Making a fuss about paper

Consider these two paper selection situations:

Situation 1: you see, through a window, a lovely bird on the branch of a tree in the garden. You grab a discarded junk mail envelope and a ballpoint pen from the table and quickly sketch the scene. This emergency drawing on an envelope becomes one of most memorable drawings you’ve ever drawn.

Situation 2: you go to a life drawing class without bringing your own paper, so you use the provided at the class. You realise soon enough that the paper is not very good, and you can’t make marks and lines as well as you do normally. You are frustrated during the class, and tell yourself you’ll never forget to bring the paper of your choice from now on.

We aren’t recommending high quality paper because we are paper snobs. For life drawing, you must be quite fussy about your choice of paper, because using a suitable piece of paper actually makes your practice sessions more productive. This is not just because the right paper results in good looking drawings, but because good paper will ‘take’ your intented lines more faithfully. You are more likely to ‘feel at one’ with your drawing while you draw the model.

A longer 45 minute drawing using rougher paper
A 45 minute drawing using rougher paper which takes the media well and is great for longer drawings
10 minutes drawing on smooth paper which is good for quick drawings
10 minutes drawing on smooth paper which is good for quick drawings

10-minutes-1

We recommend you buy individual sheets, rather than sketchbooks or pads. The latter is more convenient to carry, but the sizes and types of paper are limited and tend to be more expensive per sheet. Unfortunately not many street art shops stock sheet paper. So we encourage you to explore good online art shops – they tend to have good selections of paper sold as sheets or even rolls!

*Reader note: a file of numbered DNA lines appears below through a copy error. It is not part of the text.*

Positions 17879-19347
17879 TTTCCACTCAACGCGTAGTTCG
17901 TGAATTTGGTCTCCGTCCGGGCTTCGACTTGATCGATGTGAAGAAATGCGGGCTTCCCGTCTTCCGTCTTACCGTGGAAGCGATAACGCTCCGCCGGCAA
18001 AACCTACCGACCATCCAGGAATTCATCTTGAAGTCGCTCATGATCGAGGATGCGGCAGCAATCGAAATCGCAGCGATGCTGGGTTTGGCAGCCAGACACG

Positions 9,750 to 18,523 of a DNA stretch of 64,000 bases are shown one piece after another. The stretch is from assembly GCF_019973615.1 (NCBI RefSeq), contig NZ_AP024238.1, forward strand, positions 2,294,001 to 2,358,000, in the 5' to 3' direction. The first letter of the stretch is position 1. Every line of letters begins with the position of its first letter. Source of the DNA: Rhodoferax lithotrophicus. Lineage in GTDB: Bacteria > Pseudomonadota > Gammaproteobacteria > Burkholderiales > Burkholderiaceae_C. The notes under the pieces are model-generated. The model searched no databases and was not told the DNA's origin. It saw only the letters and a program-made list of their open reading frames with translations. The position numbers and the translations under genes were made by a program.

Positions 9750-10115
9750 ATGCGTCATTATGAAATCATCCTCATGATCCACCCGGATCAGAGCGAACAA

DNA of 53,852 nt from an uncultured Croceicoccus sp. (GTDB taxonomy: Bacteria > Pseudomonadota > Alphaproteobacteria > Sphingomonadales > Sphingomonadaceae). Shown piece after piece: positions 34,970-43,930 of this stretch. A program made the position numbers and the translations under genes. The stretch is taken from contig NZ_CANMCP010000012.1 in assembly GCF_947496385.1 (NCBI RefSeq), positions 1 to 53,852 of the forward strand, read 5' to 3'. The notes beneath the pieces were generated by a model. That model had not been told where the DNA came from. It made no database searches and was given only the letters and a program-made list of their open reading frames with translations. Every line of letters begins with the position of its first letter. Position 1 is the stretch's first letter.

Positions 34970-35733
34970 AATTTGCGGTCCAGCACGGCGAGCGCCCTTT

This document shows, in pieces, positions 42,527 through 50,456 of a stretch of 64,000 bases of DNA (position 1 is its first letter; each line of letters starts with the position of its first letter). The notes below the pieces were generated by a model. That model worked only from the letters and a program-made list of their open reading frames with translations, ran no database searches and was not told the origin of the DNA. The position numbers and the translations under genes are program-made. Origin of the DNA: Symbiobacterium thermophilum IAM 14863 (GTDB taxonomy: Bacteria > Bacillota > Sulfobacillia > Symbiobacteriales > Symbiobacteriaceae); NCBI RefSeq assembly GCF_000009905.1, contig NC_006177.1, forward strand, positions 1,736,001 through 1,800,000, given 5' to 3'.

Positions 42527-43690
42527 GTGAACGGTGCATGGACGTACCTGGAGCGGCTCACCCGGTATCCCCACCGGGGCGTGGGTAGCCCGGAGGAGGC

So what is good paper? Where can you find it? To help you, we have made some swatches of different types of paper for your reference below. They are grouped into those good for pencil and chalk and those good for pastel and charcoal.

For pencil, colour pencil, chalk:

Fabriano Academia

Academia paper
Academia paper

Surrey cartridge paper

Surrey cart paper
Surrey cart paper

Strathmore 400 drawing paper

Strathmore 400 cream paper
Strathmore 400 cream paper

Arches Hot pressed. This is actually watercolour paper, but is excellent for pencil. It’s very expensive though.

Arches HP paper
Arches HP paper

 

For pastel and charcoal

Fabriano Ingres. ‘Ingres’ is a general term for paper with a fine stripy texture. The feel varies by manufacturers.

Fabiano Ingres paper
Fabiano Ingres paper

Strathmore 500 Charcoal. This is excellent but expensive paper.

Strathmore charcoal paper
Strathmore charcoal paper

Daler Rowney Ingres

Daler Rowney Ingres paper
Daler Rowney Ingres paper

Sugar paper (very cheap but take charcoal/pastel well. Not suitable for building layers though)

Sugar paper
Sugar paper

Wrapping paper. This is not for everyone, but some people use this very cheap paper wonderfully.

Wrapping paper
Wrapping paper

Fabriano Tiziano (Pastel paper)

Tiziano paper
Tiziano paper

Ultimately, the best answer for your depends on your style and preference. We all use different pencils, pastels, paints, techniques and hand pressures to draw. So what is best for some might not be the best choice for others. Also the availability of specific paper differs by the country you live.

We hope that the selection outlined above is a useful starting point as you figure out what paper works best for your style.

 

JOIN OUR NEWSLETTER
Every few weeks, we'll send you an email with one to three quick and useful tips to improve your figure drawings. We'll spice the emails up with some great figure drawings to inspire you as well.
We hate spam. Your email address will not be sold or shared with anyone else.

Leave a Reply

Your email address will not be published. Required fields are marked *